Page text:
[Taxacom] Impossible geocodes

Dean Pentcheff pentcheff at gmail.com
Sat Jan 31 13:01:01 CST 2015


For those with an interest in these issues, an excellent document is:

Chapman, A.D. and J. Wieczorek (eds). 2006. Guide to Best Practices for
Georeferencing. Copenhagen: Global Biodiversity Information Facility.
Available online at http://www.gbif.org/orc/?doc_id=1288

It is full of well-explained technical information accompanied by
worked-out examples.

-Dean
-- 
Dean Pentcheff
pentcheff at gmail.com
dpentche at nhm.org

On Fri, Jan 30, 2015 at 2:02 PM, <mesibov at southcom.com.au> wrote:

> Tom Schweich wrote:
>
> "The centroid of the points was shifted to the northeast about 1.5-2.0 m.,
> something I was unable to account for."
>
> Plate movement? I'm guessing your control points were survey marks in the
> local coordinate reference system, which moves with the plate. Here in
> Australia, survey marks are databased with the GDA datum, which is more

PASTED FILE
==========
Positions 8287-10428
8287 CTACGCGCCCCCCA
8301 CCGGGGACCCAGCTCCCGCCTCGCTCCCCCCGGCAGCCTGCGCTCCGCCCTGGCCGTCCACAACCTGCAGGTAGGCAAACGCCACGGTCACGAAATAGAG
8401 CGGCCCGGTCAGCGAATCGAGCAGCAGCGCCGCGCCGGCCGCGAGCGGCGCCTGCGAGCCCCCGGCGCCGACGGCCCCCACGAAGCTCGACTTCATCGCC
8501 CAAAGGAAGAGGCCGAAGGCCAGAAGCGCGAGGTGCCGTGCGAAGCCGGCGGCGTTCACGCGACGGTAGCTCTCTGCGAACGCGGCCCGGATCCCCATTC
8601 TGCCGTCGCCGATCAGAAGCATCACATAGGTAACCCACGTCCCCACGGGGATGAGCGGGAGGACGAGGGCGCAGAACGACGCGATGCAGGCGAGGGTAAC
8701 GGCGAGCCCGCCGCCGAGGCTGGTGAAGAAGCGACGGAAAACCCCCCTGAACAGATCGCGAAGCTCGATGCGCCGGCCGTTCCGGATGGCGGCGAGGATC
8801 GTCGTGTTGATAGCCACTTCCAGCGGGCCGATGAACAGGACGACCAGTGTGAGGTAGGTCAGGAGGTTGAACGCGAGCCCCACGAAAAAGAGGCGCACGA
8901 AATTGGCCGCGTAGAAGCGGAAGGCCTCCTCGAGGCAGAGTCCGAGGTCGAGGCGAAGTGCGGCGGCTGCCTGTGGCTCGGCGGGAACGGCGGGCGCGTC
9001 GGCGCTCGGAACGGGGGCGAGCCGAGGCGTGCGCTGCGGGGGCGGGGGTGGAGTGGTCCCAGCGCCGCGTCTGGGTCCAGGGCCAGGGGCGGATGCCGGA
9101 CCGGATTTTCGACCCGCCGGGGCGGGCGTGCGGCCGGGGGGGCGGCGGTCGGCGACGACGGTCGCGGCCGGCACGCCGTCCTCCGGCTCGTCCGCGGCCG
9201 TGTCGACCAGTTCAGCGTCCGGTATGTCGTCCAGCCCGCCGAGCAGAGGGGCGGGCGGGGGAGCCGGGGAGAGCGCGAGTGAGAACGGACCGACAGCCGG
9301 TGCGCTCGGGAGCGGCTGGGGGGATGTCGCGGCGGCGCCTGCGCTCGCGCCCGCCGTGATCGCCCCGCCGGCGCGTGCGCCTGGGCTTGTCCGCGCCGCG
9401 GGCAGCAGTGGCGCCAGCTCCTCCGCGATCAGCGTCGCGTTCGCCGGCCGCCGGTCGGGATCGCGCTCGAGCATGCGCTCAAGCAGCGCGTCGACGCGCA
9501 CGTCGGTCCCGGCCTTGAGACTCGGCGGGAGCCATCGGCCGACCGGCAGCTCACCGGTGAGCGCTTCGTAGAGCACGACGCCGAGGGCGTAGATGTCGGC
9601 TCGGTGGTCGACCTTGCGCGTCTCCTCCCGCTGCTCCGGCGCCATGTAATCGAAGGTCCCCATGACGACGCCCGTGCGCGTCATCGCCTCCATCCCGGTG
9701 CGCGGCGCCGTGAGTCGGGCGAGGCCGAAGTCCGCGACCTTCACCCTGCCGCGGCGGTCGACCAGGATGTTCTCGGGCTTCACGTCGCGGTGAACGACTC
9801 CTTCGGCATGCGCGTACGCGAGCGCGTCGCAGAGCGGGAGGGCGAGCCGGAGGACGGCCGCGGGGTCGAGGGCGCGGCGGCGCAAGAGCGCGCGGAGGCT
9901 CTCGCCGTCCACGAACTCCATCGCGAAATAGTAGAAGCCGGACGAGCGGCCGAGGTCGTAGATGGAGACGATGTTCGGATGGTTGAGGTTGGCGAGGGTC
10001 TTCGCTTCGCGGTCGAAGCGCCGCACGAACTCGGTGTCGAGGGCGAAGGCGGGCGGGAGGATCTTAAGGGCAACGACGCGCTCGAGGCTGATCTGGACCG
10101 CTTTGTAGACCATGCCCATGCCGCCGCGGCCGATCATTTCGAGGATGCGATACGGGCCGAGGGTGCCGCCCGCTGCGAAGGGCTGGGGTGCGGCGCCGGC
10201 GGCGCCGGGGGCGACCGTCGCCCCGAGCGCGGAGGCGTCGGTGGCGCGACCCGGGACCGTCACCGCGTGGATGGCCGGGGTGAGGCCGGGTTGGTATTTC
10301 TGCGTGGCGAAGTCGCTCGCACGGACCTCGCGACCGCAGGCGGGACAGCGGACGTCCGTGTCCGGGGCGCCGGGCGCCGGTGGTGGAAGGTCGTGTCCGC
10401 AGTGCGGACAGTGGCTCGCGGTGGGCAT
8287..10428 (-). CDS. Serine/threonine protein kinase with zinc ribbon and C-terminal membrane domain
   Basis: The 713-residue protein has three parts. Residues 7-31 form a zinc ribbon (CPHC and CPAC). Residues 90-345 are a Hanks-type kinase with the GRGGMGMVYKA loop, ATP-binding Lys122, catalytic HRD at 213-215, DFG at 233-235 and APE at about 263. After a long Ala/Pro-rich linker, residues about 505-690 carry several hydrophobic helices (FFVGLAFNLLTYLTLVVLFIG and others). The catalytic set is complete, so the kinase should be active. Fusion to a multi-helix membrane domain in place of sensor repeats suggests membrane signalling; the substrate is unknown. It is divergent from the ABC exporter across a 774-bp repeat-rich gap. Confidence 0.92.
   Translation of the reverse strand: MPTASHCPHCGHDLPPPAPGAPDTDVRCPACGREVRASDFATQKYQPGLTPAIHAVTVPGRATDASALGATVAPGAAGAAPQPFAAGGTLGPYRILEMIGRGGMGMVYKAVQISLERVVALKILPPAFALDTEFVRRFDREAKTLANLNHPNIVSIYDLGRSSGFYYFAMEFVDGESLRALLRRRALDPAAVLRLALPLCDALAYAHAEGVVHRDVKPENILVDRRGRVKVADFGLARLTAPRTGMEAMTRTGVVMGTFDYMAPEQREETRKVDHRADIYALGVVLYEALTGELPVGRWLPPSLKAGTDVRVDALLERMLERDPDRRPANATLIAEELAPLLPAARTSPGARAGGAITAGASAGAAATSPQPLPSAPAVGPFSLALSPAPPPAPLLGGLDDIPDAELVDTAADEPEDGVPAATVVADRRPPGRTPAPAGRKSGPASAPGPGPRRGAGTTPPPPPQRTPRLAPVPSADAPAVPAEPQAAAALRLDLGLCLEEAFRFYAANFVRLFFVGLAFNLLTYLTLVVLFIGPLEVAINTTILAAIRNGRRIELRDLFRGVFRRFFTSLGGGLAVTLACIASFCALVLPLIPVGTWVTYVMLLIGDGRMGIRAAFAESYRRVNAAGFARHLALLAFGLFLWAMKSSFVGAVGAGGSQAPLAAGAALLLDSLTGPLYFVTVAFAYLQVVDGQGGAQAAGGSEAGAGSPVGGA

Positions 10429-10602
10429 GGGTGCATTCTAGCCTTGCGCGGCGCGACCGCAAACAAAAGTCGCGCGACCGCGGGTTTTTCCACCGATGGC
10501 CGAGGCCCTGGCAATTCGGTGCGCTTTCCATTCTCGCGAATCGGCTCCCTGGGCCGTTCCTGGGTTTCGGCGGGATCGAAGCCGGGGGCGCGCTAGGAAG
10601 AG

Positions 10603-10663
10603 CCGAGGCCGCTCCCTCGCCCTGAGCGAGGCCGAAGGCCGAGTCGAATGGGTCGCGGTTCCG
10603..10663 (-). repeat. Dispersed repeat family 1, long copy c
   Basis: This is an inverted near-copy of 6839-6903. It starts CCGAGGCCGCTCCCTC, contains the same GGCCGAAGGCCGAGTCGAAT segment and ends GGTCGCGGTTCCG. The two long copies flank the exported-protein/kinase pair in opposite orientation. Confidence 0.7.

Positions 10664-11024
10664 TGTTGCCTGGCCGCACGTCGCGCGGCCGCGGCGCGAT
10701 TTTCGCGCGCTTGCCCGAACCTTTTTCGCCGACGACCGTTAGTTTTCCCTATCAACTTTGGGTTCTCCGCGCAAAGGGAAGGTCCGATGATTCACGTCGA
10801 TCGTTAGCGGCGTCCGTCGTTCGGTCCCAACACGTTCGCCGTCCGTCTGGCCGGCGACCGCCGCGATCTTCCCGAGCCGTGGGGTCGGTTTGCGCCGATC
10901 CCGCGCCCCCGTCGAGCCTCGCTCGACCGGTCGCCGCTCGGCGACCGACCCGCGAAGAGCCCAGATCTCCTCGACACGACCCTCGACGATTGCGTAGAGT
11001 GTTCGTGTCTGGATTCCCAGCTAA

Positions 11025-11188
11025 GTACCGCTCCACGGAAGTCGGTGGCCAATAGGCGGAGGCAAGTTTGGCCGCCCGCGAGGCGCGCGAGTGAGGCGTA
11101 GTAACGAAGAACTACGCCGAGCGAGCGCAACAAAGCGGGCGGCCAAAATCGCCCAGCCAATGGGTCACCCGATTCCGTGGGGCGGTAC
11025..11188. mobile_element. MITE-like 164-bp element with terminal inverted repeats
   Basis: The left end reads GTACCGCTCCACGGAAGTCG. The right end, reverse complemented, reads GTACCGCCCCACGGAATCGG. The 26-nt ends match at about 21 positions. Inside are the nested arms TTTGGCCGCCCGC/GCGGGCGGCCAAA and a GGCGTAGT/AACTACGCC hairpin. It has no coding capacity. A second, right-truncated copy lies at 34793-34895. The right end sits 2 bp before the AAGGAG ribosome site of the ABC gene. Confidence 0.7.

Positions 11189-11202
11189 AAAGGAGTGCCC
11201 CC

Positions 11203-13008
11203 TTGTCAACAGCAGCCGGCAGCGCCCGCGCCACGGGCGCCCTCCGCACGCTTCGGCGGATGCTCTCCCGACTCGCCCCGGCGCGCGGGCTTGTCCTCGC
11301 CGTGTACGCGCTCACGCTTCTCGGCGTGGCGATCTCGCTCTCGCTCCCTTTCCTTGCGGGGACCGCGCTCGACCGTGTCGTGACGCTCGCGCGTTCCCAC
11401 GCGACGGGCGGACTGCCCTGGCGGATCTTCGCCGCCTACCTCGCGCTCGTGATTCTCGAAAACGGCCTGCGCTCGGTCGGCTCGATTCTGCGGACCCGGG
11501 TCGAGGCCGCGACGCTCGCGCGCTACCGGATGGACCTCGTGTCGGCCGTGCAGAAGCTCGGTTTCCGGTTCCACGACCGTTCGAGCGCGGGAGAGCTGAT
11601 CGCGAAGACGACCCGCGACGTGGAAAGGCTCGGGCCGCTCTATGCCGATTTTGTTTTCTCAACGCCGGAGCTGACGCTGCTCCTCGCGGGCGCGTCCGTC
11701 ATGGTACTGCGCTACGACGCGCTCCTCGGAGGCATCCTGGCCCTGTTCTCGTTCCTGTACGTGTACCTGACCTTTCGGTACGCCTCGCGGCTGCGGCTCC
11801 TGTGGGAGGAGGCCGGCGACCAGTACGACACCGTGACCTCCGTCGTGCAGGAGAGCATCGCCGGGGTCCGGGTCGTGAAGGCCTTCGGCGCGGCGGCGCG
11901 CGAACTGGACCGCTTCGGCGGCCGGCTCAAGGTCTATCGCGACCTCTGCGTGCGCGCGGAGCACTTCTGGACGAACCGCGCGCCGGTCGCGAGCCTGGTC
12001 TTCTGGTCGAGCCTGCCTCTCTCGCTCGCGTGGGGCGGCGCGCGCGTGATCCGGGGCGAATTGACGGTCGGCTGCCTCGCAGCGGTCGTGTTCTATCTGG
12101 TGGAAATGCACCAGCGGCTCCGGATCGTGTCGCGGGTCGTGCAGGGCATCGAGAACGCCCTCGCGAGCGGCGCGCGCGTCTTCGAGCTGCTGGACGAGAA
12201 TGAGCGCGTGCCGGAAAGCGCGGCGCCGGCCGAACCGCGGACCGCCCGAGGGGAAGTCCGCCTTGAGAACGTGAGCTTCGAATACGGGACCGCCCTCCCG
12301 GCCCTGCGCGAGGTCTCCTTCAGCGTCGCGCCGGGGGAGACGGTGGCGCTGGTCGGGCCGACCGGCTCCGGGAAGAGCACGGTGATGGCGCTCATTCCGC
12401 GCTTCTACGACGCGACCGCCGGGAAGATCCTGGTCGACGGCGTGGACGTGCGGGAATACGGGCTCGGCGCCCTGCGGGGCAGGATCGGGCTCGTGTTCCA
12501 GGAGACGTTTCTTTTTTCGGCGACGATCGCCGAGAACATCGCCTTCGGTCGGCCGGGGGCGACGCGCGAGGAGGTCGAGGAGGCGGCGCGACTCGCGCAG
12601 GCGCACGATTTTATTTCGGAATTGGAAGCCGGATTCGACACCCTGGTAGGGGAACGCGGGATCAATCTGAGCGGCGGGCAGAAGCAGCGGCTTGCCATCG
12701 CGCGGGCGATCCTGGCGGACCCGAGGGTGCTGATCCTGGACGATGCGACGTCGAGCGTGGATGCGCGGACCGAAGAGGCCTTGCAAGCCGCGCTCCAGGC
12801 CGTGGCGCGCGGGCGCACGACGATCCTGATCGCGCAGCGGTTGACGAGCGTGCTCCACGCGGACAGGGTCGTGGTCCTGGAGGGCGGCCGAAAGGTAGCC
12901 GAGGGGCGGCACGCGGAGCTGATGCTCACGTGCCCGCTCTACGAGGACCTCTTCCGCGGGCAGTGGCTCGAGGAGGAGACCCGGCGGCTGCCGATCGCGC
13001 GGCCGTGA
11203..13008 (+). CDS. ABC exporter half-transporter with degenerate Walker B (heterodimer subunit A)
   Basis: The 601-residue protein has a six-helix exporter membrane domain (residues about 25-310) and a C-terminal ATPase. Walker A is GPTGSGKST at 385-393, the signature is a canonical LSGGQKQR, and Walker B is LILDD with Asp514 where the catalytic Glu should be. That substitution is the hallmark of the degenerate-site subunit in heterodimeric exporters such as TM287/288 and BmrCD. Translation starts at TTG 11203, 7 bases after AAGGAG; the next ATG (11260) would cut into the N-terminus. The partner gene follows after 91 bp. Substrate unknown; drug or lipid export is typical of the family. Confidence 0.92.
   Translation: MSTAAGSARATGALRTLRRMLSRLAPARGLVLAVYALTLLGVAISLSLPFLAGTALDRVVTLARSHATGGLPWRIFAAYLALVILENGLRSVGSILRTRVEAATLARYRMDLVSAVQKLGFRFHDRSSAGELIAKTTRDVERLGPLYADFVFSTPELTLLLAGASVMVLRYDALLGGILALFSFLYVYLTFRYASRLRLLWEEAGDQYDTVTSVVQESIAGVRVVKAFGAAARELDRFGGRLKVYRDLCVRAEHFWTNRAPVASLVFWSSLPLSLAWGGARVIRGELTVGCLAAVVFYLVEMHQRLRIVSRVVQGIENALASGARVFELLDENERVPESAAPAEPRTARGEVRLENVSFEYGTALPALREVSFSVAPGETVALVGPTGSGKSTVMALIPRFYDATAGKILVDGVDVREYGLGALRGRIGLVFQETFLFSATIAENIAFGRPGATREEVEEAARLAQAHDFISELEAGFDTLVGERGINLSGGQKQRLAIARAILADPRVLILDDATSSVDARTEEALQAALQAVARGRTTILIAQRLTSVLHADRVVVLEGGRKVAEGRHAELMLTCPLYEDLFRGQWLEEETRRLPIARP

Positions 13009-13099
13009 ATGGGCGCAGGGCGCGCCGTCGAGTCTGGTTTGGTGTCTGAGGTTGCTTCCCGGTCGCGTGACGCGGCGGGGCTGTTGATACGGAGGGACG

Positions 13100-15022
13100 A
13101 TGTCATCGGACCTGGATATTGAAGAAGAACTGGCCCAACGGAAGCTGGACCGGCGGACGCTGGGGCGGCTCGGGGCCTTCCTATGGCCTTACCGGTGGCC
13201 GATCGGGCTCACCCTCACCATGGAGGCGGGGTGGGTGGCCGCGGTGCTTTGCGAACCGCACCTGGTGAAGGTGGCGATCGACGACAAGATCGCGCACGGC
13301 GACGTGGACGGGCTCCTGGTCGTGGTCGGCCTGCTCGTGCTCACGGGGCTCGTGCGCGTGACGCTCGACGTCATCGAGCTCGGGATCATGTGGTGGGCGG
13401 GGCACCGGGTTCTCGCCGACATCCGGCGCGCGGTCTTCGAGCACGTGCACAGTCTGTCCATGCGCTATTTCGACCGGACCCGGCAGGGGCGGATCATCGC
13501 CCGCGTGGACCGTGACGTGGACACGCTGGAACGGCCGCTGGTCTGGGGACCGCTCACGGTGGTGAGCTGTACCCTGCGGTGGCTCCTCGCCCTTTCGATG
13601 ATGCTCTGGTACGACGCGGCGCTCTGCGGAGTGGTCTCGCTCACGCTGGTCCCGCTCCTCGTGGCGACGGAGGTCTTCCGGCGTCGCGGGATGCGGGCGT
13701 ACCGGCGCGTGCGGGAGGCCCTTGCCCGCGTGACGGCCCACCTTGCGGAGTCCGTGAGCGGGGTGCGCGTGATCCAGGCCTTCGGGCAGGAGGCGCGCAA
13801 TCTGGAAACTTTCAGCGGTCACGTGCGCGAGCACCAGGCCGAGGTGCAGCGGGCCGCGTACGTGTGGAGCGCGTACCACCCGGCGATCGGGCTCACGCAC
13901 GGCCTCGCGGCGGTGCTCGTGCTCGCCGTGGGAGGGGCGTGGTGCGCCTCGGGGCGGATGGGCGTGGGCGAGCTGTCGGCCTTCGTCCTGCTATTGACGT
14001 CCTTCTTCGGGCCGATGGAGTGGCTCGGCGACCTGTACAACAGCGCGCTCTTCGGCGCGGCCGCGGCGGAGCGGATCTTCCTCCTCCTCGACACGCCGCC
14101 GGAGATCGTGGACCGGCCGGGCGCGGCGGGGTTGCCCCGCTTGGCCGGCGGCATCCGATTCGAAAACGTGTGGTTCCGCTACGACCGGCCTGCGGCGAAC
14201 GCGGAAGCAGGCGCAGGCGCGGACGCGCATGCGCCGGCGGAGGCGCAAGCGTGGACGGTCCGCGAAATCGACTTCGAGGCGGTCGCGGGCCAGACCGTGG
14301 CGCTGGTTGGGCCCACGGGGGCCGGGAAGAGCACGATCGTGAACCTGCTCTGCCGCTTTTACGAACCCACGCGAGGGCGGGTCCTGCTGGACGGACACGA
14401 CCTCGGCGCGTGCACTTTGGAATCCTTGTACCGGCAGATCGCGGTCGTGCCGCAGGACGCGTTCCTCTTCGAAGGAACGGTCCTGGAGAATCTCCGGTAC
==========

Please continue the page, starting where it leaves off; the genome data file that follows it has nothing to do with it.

> than 1 metre different from WGS84 because the whole continent is moving NE
> at about 6 cm a year.
>
> "I went out on my bicycle and visited 7 control points 14 times each, and
> learned that my GPS receiver was accurate (on that day at that place) to
> between 4-5 meters"
>
> Excellent test. Have you checked to see how close Google Earth gets to the
> control point positions? On a well-georegistered image tile with a
> reasonably high-resolution image, Google Earth can do better than a
> handheld GPS.
>
> Not much help here in Tasmania under a tree canopy, though. Where in hilly
> terrain my GPS struggles to get an 'accuracy' declaration less than 20 m.
>
> _______________________________________________
> Taxacom Mailing List
> Taxacom at mailman.nhm.ku.edu
> http://mailman.nhm.ku.edu/cgi-bin/mailman/listinfo/taxacom
> The Taxacom Archive back to 1992 may be searched at:
> http://taxacom.markmail.org
>
> Celebrating 28 years of Taxacom in 2015.
>



More information about the Taxacom mailing list